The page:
Third, depending on the amount, I would donate a significant amount to charity.
Fourth I would buy myself a new computer and start my own business (blogging / graphic design work). I'm technically doing that already, but I would go fulltime into it rather than a side job.
The rest would go into very diversified investments.

I would set aside enough to pay for retirement, doctors and home care for my husband and myself (we have no children).

I would set aside enough to care for my father and my husband's parents, although his parents likely won't need any support from us.

I would pay off my brother and sister's mortgages and credit cards.

I would buy a new roof, elevator and handicap accessibility for our local library.

I would try to get my husband to express a desire for something, so I could grant his wish!

I would adopt two ponies, and fence and renovate our outbuildings.

p.s. - we have been debt free for almost two decades, own our own business, and have a "don't laugh it's paid for" house to live in.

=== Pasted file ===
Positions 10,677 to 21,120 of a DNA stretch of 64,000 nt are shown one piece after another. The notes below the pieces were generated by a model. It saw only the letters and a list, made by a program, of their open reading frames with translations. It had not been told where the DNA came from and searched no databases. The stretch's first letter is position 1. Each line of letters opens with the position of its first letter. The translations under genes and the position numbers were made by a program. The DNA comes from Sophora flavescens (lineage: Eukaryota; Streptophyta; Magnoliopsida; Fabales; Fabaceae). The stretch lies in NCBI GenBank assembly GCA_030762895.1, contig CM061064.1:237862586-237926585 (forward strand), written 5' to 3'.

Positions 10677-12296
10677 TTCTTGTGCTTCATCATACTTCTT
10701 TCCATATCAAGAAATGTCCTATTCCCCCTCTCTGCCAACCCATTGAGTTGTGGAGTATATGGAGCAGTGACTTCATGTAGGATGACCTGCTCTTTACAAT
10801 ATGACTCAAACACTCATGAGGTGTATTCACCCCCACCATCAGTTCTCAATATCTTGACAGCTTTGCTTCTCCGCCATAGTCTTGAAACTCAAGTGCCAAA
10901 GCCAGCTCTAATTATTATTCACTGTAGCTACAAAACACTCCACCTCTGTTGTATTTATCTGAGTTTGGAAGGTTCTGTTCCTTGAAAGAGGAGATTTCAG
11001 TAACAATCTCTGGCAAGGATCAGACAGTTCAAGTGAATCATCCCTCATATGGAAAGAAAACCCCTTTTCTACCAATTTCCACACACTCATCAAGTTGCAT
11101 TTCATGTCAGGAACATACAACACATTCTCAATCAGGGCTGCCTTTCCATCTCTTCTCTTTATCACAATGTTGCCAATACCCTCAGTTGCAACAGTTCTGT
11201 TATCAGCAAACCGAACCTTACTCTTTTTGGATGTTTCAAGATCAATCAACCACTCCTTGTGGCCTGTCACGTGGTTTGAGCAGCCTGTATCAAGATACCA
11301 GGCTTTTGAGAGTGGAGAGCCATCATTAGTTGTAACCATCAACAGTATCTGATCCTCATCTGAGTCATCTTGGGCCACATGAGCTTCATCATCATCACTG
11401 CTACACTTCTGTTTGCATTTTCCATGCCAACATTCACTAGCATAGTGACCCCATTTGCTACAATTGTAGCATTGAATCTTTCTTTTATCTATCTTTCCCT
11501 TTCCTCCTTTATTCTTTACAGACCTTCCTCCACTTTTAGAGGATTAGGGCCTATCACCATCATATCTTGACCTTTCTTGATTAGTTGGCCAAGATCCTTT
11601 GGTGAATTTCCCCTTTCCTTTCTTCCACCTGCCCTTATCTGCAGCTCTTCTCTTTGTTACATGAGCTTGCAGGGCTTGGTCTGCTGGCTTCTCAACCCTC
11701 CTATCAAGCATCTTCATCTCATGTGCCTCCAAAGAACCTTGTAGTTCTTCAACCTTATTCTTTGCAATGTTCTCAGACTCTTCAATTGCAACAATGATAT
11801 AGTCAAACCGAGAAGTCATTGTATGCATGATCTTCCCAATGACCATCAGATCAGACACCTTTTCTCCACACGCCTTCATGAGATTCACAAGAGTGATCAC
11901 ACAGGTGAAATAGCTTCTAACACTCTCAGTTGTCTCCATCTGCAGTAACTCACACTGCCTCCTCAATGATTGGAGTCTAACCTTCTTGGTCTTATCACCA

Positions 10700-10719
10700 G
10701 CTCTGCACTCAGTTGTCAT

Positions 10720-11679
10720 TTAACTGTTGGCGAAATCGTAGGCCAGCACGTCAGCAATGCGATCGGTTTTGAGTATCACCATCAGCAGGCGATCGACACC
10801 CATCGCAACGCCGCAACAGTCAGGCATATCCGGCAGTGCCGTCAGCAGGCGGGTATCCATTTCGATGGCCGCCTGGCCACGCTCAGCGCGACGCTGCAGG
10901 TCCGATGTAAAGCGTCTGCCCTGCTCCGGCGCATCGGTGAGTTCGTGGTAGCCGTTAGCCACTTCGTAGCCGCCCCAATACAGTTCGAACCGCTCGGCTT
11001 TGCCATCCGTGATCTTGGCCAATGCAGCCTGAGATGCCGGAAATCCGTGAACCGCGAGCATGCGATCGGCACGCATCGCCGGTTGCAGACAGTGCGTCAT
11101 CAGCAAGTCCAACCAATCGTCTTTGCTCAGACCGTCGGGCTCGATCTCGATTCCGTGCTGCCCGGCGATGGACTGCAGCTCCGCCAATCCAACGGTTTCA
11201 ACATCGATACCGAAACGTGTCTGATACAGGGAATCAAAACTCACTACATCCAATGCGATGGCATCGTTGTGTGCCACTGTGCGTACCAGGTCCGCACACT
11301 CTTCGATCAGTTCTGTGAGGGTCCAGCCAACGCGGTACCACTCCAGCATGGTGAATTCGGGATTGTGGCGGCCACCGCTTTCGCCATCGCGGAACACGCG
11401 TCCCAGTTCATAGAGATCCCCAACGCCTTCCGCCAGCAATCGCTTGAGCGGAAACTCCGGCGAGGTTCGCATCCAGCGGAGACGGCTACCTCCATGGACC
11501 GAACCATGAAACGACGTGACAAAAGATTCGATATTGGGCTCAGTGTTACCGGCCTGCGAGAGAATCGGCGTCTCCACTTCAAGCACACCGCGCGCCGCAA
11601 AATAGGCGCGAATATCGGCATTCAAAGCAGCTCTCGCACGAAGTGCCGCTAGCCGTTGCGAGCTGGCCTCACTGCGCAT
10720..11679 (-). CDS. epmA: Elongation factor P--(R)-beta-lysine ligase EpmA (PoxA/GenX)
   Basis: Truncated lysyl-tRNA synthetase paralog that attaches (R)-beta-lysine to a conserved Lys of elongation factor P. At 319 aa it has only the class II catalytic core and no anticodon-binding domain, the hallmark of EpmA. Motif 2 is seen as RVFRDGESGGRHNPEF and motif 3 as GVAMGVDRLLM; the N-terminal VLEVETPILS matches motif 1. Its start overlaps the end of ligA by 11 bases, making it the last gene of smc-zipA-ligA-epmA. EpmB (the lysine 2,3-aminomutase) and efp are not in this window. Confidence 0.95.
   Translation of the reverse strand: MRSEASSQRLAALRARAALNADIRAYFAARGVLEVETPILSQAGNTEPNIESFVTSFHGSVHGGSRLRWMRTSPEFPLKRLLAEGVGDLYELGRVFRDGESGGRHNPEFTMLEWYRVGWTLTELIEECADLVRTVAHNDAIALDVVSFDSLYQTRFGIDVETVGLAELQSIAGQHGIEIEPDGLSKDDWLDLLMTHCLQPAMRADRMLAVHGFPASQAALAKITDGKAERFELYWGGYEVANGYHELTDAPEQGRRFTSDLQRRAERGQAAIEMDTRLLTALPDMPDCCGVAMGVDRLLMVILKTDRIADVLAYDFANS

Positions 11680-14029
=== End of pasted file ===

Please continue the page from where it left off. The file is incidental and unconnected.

Why, I'd give 90% it to Barack Obama to heal the country. After all, shouldn't I be punished for my good fortune? Or maybe skip the middleman and just give it to Goldman Sachs and Wells Fargo so they can post some more record profits.

I can't believe I'm the first to say this!

-Mike

I'd quit my job for one thing.
I'd also give money to my family but not in the form of a lump sum.
I'd give an annuity or something like that.
I wouldn't want them to go on binge shopping trips.
Too much, too soon is not a good thing.

i would first rent a better house, then further my studies in ACCA post graduate programme.

If I had 1 million , I would certainly quit my job!

I have about 150,000 (euro, not live in US) of savings, a house and no debts. I am seriously thinking about quiting my stressfull job and not returning to any other job. If I don't succeed in my own company, I will live with 10 to 12,000 a year, and if I would live soberly even less money is involved. When the money is finished, I would sell my house etc.